Okay, fellow white people. We need to talk.
Let me tell you a story: I was an angry punk teenager. Not violent, but I did a shitton of trespassing, and I got into a lot of screaming matches with cops.
I have never been arrested.
I have never been violently attacked by police. Hell, I have never been seriously threatened by police.
I am fully aware that I’ve survived to adulthood largely on the benefits of my race.
When you are white in America, you get away with all sorts of shit. Have you read this account from a white dude who actively tried to get himself arrested? You should. It’s telling.
So, if that’s your main frame of reference for dealing with law enforcement, it is really easy to assume that when someone else gets targeted by the police, they must have done something really bad. After all, you know the police aren’t that petty, right? They’re there to help: That’s what TV tells you, what your teachers told you, what your parents told you. “If you’re in trouble, find a police officer. They’ll help.” And, y’know, if you’re white, most of the time, that’s probably true.
When you’re white in America, it is awfully easy to pretend that you don’t live in a country where the nonviolent physical presence of black people, especially black men, is considered sufficient threat to justify use of lethal force. It’s really easy to pretend that laws are enforced equally; that arrest rate has any demographic resemblance to actual crime rates; that the police are there to protect us from the bad guys.
And, I mean, I get that. It’s a lot more comfortable to pretend that safety correlates to virtue than to confront the ugly truth that a system that benefits you very directly does so at the cost of other people’s lives; that what you were taught was the just reward for being a good person is, in fact, the privilege of your skin. That’s a big part of why we work so hard to retcon narratives about how the black people our police murder must have been dangerous, highlight every casual infraction like it’s a killing spree. We are so desperate to believe that the system that feeds us is just.
It doesn’t feel good to acknowledge that stuff. It feels gross. A system we trusted—one we should be able to trust, that should work for the benefit and protection of everyone has made us accomplice to some deeply horrifying shit.
But here’s the thing:
This happened. This is happening. Not recognizing it; stonewalling and insulating ourselves in our little bubbles does not make it go away.
And not acknowledging it, not having asked for it, does not make us any less complicit, or any less responsible for owning and fixing this. We are actively benefitting from a fucked, corrupt, murderous system. That is on us. As it should be.
So educate yourself, get the tools, and start dismantling this fucker. You have the time: after all, no one’s shooting at your kids.
Privilege is the bandwidth to speak up and dismantle because you’re not in fear for your life. And there is no conscionable excuse for failing to use it.
Please, please read the guy trying to get arrested.
Protect autistic kids at all costs.
Make them feel loved and important in a world that says they’re wrong for existing. Tell them it’s okay to stim, or info-dump, or mimic, or be non-verbal. Defend them from shitty ableists who demand they supress their traits and don’t treat them like real people.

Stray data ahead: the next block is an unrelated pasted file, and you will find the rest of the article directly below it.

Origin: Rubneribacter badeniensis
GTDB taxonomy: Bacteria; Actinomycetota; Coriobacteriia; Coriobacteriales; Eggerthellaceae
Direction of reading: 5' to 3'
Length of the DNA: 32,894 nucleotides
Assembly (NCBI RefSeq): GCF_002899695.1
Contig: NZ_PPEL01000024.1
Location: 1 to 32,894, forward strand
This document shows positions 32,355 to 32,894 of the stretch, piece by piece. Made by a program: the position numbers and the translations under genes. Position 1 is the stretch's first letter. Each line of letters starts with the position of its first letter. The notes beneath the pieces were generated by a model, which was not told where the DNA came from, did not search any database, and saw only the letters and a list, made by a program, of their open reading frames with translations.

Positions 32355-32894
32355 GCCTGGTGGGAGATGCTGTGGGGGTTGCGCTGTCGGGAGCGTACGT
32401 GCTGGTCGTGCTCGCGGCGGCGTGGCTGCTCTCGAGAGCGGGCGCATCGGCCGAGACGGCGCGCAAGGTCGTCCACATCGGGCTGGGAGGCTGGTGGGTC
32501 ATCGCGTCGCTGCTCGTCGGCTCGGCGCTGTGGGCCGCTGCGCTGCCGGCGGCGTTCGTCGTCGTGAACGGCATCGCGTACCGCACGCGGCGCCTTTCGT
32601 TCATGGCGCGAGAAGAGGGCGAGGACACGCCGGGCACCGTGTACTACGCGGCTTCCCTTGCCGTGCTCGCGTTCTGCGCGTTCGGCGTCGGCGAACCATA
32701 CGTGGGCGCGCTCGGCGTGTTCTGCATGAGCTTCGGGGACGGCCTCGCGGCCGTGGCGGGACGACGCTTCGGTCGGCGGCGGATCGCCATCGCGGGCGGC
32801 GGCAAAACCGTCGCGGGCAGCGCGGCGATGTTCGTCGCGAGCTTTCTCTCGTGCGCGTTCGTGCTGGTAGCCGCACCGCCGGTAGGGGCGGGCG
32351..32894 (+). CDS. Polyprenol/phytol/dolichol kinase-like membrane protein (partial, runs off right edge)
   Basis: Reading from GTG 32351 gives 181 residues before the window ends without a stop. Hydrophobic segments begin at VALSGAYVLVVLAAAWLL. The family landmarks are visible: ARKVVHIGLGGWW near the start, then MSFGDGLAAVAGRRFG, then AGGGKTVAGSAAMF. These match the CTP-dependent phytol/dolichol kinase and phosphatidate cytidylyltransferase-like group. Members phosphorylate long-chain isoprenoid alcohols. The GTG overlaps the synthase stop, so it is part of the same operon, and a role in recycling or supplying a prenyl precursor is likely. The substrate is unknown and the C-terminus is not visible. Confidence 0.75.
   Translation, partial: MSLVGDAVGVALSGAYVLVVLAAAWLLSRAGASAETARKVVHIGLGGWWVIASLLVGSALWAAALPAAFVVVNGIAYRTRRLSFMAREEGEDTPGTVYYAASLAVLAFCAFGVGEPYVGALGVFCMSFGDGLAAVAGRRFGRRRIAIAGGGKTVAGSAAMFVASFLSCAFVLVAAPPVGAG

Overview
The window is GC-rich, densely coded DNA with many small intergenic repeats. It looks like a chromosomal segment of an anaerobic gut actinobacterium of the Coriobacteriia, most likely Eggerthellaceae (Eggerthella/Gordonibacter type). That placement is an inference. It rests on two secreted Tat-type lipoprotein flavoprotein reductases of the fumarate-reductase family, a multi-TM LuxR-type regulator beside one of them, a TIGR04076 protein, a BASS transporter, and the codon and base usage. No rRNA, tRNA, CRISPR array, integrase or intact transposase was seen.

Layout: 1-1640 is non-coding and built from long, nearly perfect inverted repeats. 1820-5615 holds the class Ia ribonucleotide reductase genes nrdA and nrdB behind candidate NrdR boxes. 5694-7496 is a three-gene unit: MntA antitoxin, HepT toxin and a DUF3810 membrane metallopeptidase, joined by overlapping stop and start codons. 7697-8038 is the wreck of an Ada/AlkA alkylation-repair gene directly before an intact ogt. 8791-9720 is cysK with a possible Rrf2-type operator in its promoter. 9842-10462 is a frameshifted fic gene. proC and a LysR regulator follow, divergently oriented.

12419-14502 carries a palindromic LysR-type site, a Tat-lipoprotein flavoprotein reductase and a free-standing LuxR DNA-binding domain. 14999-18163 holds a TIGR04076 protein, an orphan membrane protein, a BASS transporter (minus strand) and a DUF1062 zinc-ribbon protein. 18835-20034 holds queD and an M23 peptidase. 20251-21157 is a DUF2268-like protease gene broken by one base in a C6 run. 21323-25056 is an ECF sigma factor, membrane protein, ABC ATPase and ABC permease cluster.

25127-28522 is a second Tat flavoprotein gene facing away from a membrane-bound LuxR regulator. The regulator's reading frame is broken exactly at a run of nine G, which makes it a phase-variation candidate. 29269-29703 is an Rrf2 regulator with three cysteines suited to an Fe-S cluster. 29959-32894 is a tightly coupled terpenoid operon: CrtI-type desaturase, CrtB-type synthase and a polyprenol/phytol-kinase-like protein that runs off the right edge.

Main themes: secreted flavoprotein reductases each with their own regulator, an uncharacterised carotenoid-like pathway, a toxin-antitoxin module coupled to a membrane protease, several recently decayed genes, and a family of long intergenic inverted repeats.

p r o t e c t a u t i s t i c k i d s
Since Hufflepuffs are particularly good finders, this means they know where the best hiding spots are (having discovered them at one point or another).
So when the Battle for Hogwarts raged on, the Gryffindors were fighting the Death Eaters head on with the Ravenclaws and Slytherin supporting them. It’s agreed that the Hufflepuffs will find a way to get the younger students out.
DROPPING FROM THE RAFTERS (“Death from above, mothafathas!”)
SPRINGING OUT OF CLOSETS THAT WEREN’T THERE (“Peekaboo, I stunned ‘choo!”)
POPPING FROM THE FLOORBOARDS LIKE DAISIES (“Excuse me, Mister Death Eater, but nice shoes!”)
"without us you wouldn’t have any rights!" without you we wouldn’t have to fight for them
Always this. Always.
"Remember that men gave women the right to vote!"
And remember that men should never have been at such a social and political advantage as to be able to literally give and take away rights from groups of people.
It’s difficult being comfortable with yourself. It’s even more difficult when you’re disabled. It means knowing your limits intimately. It means running into a brick wall for your efforts and licking your wounds in the wake of your failure.
For me, it means learning what acceptance truly means. I’ve pinpointed my struggles; I’ve explored ways around them. But the more I embrace both my talents and my limitations, the more people latch onto only one or the other. Some have an image of who I should be — this smart, talented, enthusiastic girl — and when I tell them I can’t always be that girl, they call it a waste. They call me a waste.
Others wax rhapsodic about how I prove autism is no excuse for laziness or failure. I’m an inspiration, they say; I overcame my disability. Me? I just gape. After all my years of difficulty, the last thing I want is for people to use my experiences to put down others who struggle. What’s so inspirational about accepting your limitations? When did I overcome anything?
I never overcame. I incorporated.
ugh okay so i made a gofundme campaign to help pay for my dental, it’s getting pretty serious like i can’t chew properly at all anymore and it hurts all the time and i can’t talk right like a real person and like i’m on income assistance while i try to get on disability and i can’t work to get more money for this so pls pls consider donating and/or signal boosting http://www.gofundme.com/d5lxvw